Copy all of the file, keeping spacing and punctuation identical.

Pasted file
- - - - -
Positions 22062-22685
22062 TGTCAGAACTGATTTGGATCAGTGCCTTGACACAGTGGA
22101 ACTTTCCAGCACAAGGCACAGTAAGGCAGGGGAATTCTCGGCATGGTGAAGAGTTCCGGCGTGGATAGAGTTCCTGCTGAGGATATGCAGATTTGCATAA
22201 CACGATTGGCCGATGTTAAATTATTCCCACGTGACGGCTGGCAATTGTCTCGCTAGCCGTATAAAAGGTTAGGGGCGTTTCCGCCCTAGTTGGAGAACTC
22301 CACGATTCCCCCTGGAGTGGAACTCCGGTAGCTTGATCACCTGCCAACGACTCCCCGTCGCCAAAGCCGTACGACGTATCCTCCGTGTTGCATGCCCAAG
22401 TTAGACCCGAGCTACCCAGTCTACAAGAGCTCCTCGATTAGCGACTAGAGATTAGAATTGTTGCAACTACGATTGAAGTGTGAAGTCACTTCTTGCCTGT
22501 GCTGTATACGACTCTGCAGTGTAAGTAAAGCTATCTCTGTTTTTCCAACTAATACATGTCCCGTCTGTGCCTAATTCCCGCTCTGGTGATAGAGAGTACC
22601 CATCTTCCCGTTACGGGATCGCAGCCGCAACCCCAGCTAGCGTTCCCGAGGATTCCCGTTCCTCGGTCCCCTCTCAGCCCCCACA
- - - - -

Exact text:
Positions 22062-22685
22062 TGTCAGAACTGATTTGGATCAGTGCCTTGACACAGTGGA
22101 ACTTTCCAGCACAAGGCACAGTAAGGCAGGGGAATTCTCGGCATGGTGAAGAGTTCCGGCGTGGATAGAGTTCCTGCTGAGGATATGCAGATTTGCATAA
22201 CACGATTGGCCGATGTTAAATTATTCCCACGTGACGGCTGGCAATTGTCTCGCTAGCCGTATAAAAGGTTAGGGGCGTTTCCGCCCTAGTTGGAGAACTC
22301 CACGATTCCCCCTGGAGTGGAACTCCGGTAGCTTGATCACCTGCCAACGACTCCCCGTCGCCAAAGCCGTACGACGTATCCTCCGTGTTGCATGCCCAAG
22401 TTAGACCCGAGCTACCCAGTCTACAAGAGCTCCTCGATTAGCGACTAGAGATTAGAATTGTTGCAACTACGATTGAAGTGTGAAGTCACTTCTTGCCTGT
22501 GCTGTATACGACTCTGCAGTGTAAGTAAAGCTATCTCTGTTTTTCCAACTAATACATGTCCCGTCTGTGCCTAATTCCCGCTCTGGTGATAGAGAGTACC
22601 CATCTTCCCGTTACGGGATCGCAGCCGCAACCCCAGCTAGCGTTCCCGAGGATTCCCGTTCCTCGGTCCCCTCTCAGCCCCCACA